Tuesday, September 11, 2007

Respond - and respond fast - or die

Jeff Jarvis writes about Steve Jobs decision to give cash back (well, $100 to spend with Apple) to i-rate i-phone buyers when they heard he'd slashed the price of the phone-that-you-must-own.

The early adopters felt hard done by.

In the past Apple would have made its 'go-for-bulk' price cut with adding to the customer-numbers heap in mind.

It would take a considerable time (and quite possibly a serious slump in early adopters for the next product) before the company would discover how much it had annoyed its most fervent advocates (and you'll appreciate the huge damage beating up on your advocates can do).

Now Jobs hears the blogging buzz, the forum feedback, moments after he makes the announcement. The credit cash back must go hand in hand.

Jeff is right to point out that speed is the essential difference. I think of the recent HSBC case re overdraft charges for students and the facebook group that self-formed at lightning speed.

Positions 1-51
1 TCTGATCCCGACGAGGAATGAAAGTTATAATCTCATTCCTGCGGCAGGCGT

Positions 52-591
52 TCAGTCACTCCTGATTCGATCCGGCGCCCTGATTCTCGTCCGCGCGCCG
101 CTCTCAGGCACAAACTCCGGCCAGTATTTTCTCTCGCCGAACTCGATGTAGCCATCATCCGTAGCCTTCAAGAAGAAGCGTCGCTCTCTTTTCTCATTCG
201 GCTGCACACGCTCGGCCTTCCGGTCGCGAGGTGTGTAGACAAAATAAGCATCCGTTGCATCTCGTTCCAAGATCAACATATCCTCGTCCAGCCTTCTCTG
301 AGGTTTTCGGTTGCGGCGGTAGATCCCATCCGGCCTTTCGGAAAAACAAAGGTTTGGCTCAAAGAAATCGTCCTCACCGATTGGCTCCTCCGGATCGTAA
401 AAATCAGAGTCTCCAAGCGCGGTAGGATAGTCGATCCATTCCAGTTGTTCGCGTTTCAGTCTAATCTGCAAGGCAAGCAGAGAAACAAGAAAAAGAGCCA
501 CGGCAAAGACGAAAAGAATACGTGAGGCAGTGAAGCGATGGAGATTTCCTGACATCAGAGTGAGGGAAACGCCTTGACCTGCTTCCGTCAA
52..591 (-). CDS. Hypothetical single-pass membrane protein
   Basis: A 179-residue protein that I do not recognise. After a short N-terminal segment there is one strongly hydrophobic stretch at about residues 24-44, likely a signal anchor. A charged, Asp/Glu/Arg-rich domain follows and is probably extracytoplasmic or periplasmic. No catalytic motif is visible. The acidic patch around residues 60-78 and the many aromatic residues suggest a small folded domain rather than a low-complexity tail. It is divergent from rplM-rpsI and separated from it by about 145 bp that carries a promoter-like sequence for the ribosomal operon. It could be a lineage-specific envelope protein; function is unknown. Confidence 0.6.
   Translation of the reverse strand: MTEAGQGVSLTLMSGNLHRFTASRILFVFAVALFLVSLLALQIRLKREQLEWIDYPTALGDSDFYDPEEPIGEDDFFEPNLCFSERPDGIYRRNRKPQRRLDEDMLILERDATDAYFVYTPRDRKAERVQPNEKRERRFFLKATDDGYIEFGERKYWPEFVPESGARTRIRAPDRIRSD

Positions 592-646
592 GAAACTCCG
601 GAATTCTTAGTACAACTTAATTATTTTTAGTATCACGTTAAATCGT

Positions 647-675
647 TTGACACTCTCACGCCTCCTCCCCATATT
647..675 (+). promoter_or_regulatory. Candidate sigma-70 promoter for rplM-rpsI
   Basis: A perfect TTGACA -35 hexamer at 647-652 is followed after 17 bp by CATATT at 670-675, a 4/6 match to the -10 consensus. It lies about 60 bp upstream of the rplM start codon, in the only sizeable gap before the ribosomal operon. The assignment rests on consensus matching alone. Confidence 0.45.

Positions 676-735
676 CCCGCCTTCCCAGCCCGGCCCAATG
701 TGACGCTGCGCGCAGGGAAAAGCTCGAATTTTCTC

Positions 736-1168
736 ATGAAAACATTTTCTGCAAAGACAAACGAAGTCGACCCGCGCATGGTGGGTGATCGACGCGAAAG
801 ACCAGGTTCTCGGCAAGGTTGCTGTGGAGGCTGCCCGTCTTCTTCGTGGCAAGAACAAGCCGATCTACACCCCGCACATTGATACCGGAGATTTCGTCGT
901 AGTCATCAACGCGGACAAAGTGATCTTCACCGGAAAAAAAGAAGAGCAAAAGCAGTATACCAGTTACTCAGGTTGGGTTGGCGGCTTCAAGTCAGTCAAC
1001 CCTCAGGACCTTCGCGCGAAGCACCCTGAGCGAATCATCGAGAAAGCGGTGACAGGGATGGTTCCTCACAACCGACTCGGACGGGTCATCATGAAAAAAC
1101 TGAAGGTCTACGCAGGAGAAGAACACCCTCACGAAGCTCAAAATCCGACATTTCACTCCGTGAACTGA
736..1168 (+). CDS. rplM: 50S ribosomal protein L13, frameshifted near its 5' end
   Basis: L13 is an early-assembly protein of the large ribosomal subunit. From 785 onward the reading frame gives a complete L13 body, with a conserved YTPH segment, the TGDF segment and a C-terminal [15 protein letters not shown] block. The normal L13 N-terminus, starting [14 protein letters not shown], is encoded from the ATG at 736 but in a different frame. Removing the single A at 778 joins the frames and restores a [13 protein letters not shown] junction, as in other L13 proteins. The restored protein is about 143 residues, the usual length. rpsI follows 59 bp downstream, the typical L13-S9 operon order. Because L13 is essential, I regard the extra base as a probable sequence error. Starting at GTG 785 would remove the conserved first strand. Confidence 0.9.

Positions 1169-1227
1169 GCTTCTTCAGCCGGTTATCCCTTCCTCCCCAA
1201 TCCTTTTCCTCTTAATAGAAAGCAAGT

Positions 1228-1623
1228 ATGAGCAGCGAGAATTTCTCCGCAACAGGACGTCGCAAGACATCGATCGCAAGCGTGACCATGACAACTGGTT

Students were always able to organise to protest. Now they can do it in an instant.
Critically, they now have a way of reaching people with a shared interest or purpose immediately, too.

Most of the students who were impacted by the HSBC decision had left university and were dispersed. Facebook meant they could be reassembled.

There’s a story about Noel Edmunds returning to a stint on radio recently. He was told the most important screen to watch was the one showing text messages from listeners.
In seconds the first one came in: “Get that beardy tw*t off the radio!”.
He commented it used to take a week to get feedback like that, in listeners letters. Now it’s immediate.


The rate of change is so rapid it's difficult for one person to keep up to speed. Let's pool our thoughts, share our reactions and, who knows, even reach some shared conclusions worth arriving at?